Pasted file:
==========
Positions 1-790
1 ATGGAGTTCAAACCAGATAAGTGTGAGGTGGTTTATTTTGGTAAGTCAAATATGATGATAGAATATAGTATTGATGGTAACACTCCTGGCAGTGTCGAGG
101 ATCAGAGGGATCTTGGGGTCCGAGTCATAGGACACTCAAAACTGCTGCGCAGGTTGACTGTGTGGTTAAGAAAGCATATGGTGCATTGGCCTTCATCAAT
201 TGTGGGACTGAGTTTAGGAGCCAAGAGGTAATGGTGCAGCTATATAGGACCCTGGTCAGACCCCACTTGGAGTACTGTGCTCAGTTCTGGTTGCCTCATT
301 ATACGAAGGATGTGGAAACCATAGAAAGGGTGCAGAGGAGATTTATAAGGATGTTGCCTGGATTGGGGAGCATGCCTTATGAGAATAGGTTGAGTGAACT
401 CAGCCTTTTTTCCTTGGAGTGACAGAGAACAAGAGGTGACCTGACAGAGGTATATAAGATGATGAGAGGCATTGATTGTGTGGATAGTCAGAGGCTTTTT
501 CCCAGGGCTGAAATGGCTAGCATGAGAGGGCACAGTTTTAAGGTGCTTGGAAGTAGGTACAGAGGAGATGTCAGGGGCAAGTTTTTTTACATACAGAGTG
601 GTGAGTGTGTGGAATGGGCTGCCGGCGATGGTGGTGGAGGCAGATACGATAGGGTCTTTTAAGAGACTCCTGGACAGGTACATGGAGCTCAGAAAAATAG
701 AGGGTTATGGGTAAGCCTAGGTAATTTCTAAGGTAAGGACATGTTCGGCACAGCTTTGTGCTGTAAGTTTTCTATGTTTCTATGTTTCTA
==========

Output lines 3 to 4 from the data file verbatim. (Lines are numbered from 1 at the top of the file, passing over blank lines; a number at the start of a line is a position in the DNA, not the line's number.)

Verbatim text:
101 ATCAGAGGGATCTTGGGGTCCGAGTCATAGGACACTCAAAACTGCTGCGCAGGTTGACTGTGTGGTTAAGAAAGCATATGGTGCATTGGCCTTCATCAAT
201 TGTGGGACTGAGTTTAGGAGCCAAGAGGTAATGGTGCAGCTATATAGGACCCTGGTCAGACCCCACTTGGAGTACTGTGCTCAGTTCTGGTTGCCTCATT